The following abridged article appeared in the online Screen Hub – New Zealand website last week following the world premiere in New Zealand of the brand new documentary Brother Number One, which follows the efforts of Olympic rower Rob Hamill (above) as he seeks justice for his murdered brother Kerry Hamill, one of the few foreign victims of the Khmer Rouge regime.
Brother Number One : in Cambodia
Hanuman Films’ Kulikar Sotho was the line producer for Brother Number One. We caught up with her in London for an interview about the film and, more broadly, about shooting in the Mekong Delta.
Kulikar’s connection to the subject-matter of Brother Number One is a very personal one. Her uncle was executed in the same prison as Kerry Hamill, having been called back to Cambodia from what was then Czechoslovakia by Foreign Minister Ieng Sary (one of the surviving Khmer Rouge government currently on trial). Kulikar’s father was also executed by the regime, for having an international outlook. He was a civil aviation pilot and well educated – both things considered threatening to the agrarian society the Khmer Rouge was determined to recreate.
Annie Goldson has spoken about wanting to include and acknowledge Cambodians’ experiences in Brother Number One so as not to focus entirely on Rob Hamill’s experience. As one of those affected, Sotho found it very challenging. “Every time I have worked on Khmer Rouge-related documentaries, it opens a Pandora’s Box of emotions, as I have to face my own loss and suffering.” In Brother Number One, she also acted as interpreter for several of the meetings between Hamill and Cambodians, including “senior Khmer Rouge leaders responsible for the policies that killed so many of my family … (who) deny everything when the evidence is so overwhelming. Brother Number One was special as it was a shared journey with Rob, someone who had also experienced a huge loss because of the Khmer Rouge regime. We shared our loss and discovered the truth together and that helped to share the pain.”
A young child at the time of the Khmer Rouge coup Sotho has, like generations of Cambodians, lived her life under the shadow of what the regime did to the country and its population. Before becoming involved in film and TV production, the company she helped found, Hanuman, had travel as its main focus initially before becoming a destination management company. Its first major contract was ticketing the thousands of UN personnel despatched to Cambodia in the early 1990s. Hanuman is still going strong, handling the visits of thousands of tourists each year to the Mekong region of Cambodia, Laos and Vietnam.
Kulikar’s partner in Hanuman (and in life) is Nick Ray, writer for Lonely Planet and author of six guidebooks to Cambodia. The travel and destination management experience provided a solid bedrock on which to build the film servicing business as many of the services visiting crews require are the same as Hanuman provides tourists – hotel bookings, transport, guides and translators. The company also has what Kulikar described as “very knowledgeable fixers” for all the other issues that need dealing with, such as permitting.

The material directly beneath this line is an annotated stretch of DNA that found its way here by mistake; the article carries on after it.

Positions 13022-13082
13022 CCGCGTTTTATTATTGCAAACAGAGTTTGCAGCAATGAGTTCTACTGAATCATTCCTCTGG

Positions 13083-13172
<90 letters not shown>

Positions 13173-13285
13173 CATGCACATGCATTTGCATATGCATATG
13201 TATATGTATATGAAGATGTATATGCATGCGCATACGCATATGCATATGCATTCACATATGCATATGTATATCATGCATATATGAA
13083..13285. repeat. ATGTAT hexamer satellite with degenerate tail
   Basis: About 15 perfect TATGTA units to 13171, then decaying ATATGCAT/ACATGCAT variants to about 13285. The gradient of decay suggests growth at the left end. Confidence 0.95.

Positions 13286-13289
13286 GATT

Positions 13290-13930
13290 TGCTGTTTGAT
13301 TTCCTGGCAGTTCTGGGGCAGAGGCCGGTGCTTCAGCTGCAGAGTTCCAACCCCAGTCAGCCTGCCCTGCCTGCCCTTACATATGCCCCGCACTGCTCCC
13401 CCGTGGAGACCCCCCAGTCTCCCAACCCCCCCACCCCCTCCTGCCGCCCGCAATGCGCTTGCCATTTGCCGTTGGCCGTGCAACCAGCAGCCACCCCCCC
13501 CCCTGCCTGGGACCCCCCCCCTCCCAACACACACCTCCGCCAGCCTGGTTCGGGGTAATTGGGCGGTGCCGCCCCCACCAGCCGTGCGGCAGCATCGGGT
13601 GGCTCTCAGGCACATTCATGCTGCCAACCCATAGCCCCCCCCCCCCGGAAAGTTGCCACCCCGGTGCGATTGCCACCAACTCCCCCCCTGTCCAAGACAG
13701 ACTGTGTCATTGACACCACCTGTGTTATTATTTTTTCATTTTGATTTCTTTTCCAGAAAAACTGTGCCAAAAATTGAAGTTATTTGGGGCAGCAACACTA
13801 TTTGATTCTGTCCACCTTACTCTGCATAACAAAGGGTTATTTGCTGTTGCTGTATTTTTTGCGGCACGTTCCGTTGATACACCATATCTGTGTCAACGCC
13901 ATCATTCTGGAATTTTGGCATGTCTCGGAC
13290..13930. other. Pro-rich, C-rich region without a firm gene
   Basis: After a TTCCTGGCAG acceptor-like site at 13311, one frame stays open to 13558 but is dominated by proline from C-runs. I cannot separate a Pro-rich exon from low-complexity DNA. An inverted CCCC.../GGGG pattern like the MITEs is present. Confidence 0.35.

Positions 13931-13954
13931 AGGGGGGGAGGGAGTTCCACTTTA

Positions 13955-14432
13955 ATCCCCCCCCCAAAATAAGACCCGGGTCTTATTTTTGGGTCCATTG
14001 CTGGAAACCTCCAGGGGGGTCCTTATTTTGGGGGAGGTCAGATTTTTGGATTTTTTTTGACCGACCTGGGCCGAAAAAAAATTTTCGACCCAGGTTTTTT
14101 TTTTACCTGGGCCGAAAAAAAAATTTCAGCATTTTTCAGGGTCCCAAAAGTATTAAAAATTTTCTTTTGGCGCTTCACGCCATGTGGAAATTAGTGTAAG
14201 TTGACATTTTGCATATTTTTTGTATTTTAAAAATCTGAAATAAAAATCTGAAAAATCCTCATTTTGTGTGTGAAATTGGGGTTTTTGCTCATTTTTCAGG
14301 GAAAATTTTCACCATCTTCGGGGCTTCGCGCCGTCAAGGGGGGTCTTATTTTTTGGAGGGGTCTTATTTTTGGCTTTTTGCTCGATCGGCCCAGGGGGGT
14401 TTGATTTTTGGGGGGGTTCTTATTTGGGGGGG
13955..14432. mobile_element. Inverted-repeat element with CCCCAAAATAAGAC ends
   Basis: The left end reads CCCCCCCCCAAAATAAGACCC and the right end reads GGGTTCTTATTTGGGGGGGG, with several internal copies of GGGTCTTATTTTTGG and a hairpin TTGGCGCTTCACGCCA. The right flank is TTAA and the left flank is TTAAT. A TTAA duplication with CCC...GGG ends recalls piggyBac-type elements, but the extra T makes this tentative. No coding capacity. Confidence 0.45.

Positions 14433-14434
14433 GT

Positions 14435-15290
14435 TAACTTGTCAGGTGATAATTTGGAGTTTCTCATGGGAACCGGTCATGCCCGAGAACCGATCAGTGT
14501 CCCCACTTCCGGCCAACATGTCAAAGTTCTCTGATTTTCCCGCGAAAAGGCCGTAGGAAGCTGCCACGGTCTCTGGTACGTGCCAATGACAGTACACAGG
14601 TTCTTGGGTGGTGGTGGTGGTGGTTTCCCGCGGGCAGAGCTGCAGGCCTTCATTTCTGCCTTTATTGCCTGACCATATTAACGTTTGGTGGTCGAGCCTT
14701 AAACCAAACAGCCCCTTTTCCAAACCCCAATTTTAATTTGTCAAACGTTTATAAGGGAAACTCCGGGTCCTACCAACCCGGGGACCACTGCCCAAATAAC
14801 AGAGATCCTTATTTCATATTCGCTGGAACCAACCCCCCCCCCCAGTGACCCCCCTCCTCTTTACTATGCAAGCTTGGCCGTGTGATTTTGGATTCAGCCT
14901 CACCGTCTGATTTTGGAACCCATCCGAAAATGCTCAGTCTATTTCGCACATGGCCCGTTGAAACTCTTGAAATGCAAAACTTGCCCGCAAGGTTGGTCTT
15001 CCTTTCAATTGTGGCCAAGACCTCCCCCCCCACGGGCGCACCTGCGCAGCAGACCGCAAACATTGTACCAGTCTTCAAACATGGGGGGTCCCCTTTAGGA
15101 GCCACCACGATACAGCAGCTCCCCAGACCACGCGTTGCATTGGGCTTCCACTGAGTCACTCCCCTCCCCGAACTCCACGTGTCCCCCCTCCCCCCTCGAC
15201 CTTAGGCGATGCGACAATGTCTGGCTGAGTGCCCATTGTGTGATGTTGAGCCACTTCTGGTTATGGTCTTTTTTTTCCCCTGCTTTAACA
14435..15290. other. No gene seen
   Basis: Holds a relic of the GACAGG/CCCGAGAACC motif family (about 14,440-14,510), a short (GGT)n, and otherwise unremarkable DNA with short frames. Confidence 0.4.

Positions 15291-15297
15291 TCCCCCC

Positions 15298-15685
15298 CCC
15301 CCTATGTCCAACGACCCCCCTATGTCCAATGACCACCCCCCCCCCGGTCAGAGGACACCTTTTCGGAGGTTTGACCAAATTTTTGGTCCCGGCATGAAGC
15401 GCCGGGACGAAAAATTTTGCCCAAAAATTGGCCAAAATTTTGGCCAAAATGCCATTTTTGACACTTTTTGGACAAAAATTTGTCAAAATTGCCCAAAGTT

Following location work on smaller documentaries and films the big break into film servicing, and with it the creation of Hanuman Films, came in 2000 when Paramount contracted Nick and Kulikar as Location Manager and Line Producer for the first major international production to shoot in Cambodia since the mid-sixties, Lara Croft: Tomb Raider. Hanuman was instrumental in securing permissions for some of the temple shoots, despite strong opposition within government, as well as the logistics of road-freighting large amounts of equipment into remote parts of country, which involved the army building a couple of new bridges. Since then, Hanuman has become well-established and a regular partner of broadcasters the BBC, Al Jazeera and a raft of documentary production companies and netwroks including Discovery and the History Channel. Perhaps strangely it remains the only such film servicing company in Cambodia.
Inbound productions from the UK, US and Australia/NZ make up the bulk of Hanuman’s workload and income. Hanuman Films is a main vendor for the BBC in Cambodia, Laos and Vietnam. According to Kulikar, “That brings a lot of work ranging from the Top Gear Vietnam special through to an earlier Brother Number One for BBC Timewatch, a popular history programme. Television is probably still the main bread and butter (or rice and noodles), but commercials are a growing area and we have supported some signature shoots for Pepsi, Cisco and TUI through Radical Media of London. Films are small but growing. And each time they come around they are definitely not small, but very big in terms of organisation and focus.”
With the obvious exception of the ongoing Khmer Rouge trials, the first of which being the focus of Brother Number One, Cambodia is looking forward and growing its economy. The film and TV industry is a very small part of that growth at present, but – as it hasn’t been over-shot and remains cheap by international standards – it is growing.